Those that specialize in the contractors and builders segment say a lot has changed in this class since 2007. The recession forced the insurance industry to be flexible and creative when it came to insuring this class, just as it forced contractors and builders to take on different and smaller jobs, as well as find more appropriate and cost-effective insurance programs.
As contractor and builder insureds shifted their focus to renovations and remodeling, green building or government projects, the insurance industry had to adjust policy forms and coverage options while still writing profitable business.
“The industry has traditionally taken a binary approach to insuring construction operations with either a builders risk or installation form,” says Alex McGinley from XL. “But with the change in the economy contractors are doing a lot of things they weren’t doing before… we looked at the construction forms and saw that no one product covered it all.”
Construction insurance specialists, like XL, have had to refocus policies and find more flexible coverage options for this class. One such product was the Builders Risk and Installation Coverage Solutions (BRICS) that the carrier launched last year.
The policy covers more types of property, including landscaping, sings and temporary structures; property at more locations; and business personal property that supports the buyer’s operation. The policy also covers different types of projects like new construction, renovation, rehabilitation, alteration or additions to installation, repairs, improvements, erection, rigging or millwright.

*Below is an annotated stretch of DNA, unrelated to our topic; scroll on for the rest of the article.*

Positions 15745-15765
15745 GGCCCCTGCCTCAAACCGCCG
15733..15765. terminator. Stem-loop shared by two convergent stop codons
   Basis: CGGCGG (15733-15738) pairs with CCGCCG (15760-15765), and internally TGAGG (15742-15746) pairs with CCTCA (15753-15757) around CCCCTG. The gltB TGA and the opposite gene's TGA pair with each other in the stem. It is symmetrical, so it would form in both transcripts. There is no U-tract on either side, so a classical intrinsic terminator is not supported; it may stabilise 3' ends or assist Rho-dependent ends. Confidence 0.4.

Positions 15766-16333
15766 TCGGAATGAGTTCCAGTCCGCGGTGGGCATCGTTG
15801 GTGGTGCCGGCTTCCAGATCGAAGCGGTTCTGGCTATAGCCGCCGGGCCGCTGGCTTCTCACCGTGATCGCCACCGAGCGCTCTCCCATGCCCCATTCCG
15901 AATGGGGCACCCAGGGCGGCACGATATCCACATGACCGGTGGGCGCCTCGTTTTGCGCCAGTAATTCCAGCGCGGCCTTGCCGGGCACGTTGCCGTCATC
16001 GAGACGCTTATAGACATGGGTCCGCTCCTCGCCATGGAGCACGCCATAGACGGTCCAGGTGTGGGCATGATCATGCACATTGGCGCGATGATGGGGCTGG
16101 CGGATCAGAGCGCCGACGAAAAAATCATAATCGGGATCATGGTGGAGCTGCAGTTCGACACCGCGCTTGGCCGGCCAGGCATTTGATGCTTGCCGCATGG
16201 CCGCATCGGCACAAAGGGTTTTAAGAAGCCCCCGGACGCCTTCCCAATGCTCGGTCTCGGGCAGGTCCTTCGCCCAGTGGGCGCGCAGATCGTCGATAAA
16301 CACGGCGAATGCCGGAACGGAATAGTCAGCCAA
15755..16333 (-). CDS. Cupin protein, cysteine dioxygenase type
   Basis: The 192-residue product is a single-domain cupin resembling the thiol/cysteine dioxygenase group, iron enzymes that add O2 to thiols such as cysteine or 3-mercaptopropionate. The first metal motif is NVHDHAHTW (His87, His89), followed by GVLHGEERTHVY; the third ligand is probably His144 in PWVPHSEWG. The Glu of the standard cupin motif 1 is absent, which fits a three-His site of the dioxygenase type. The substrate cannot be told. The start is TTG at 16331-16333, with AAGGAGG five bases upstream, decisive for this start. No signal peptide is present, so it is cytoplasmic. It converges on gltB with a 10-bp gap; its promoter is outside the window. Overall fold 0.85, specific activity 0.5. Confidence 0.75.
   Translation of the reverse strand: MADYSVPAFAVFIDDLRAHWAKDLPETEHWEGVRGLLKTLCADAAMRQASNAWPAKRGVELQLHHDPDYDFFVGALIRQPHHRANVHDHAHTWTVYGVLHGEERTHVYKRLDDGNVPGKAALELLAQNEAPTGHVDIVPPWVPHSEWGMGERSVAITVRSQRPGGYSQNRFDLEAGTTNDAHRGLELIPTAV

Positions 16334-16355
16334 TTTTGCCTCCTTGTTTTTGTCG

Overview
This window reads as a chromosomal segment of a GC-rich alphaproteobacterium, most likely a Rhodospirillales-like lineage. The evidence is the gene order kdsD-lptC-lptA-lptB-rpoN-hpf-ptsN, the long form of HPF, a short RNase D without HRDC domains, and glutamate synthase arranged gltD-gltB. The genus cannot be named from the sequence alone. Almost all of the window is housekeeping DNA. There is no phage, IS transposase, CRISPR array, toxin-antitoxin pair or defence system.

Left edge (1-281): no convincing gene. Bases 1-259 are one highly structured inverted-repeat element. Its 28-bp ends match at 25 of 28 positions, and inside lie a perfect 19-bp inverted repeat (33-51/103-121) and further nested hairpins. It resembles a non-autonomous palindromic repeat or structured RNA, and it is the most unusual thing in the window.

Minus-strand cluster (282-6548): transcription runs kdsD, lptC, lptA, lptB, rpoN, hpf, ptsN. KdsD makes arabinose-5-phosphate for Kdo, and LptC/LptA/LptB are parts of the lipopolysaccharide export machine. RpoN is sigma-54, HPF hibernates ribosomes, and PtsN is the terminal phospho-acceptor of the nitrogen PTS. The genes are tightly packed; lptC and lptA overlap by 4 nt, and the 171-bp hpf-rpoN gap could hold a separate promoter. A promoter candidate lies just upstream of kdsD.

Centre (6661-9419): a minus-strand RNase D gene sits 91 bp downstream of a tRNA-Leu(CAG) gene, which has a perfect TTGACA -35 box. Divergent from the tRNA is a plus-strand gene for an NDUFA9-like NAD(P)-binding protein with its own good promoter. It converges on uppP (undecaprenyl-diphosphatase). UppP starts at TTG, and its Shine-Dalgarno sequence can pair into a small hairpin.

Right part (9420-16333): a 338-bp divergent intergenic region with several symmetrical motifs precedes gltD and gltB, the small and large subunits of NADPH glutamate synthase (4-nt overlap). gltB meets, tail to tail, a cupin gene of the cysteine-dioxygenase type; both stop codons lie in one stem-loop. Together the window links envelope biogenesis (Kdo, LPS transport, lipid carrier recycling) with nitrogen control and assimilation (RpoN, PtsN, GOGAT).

“This kind of product is nimble enough to insure any type of work a contractor or owner is performing,” says McGinley.
‘Pay as You Go’
Insureds have also been understandably concerned about costs. Not as much building meant not as much money coming in, and made paying for necessities like insurance very difficult.
Coventry Risk Specialty, a managing general agency that focuses on the construction industry, launched a “pay as you go” product for residential and commercial contractors with Prosight Specialty Insurance in June to address that issue.
The new Builders Reporting Policy (BRP) provides additional cash flow for contractors and builders with a low deposit premium and the option to defer payment for completed operations coverage and structural defect warranty coverage until the time of sale. The coverage is also available for builder’s risk.
The program targets residential and light commercial general contractors and developers for designated projects and wrap-ups. Builders have the option to only pay the premise operation premium at policy inception and then upon the sale of the scheduled home or unit, the builder can use the funds from the sale to pay for the completed operations coverage, which is provided on a per structure basis.
President of Coventry Risk Specialty, Randy Roppelt, says they launched the coverage to help insureds deal with the financial burden imposed upon them as a result of the recession.
“Cash flow has become paramount,” says Roppelt. “The bottom line to the builder is that his outflow of personal funds is minimized and the majority of the CGL (commercial general liability) policy cost will come from funds received by the builder from the sale.”
ProSight Specialty utilizes Lloyd’s paper for this program and distributes it exclusively through Coventry Risk.
Mary Hughes, niche president who oversees ProSight’s construction programs, says they partnered with Coventry for the BRP because of the number of benefits offered to the contractor. She says even though construction projects have started up again, contractors and builders are still watching the bottom line closely. “Contractors are always very aware of their cash flow needs, that piece is always there.”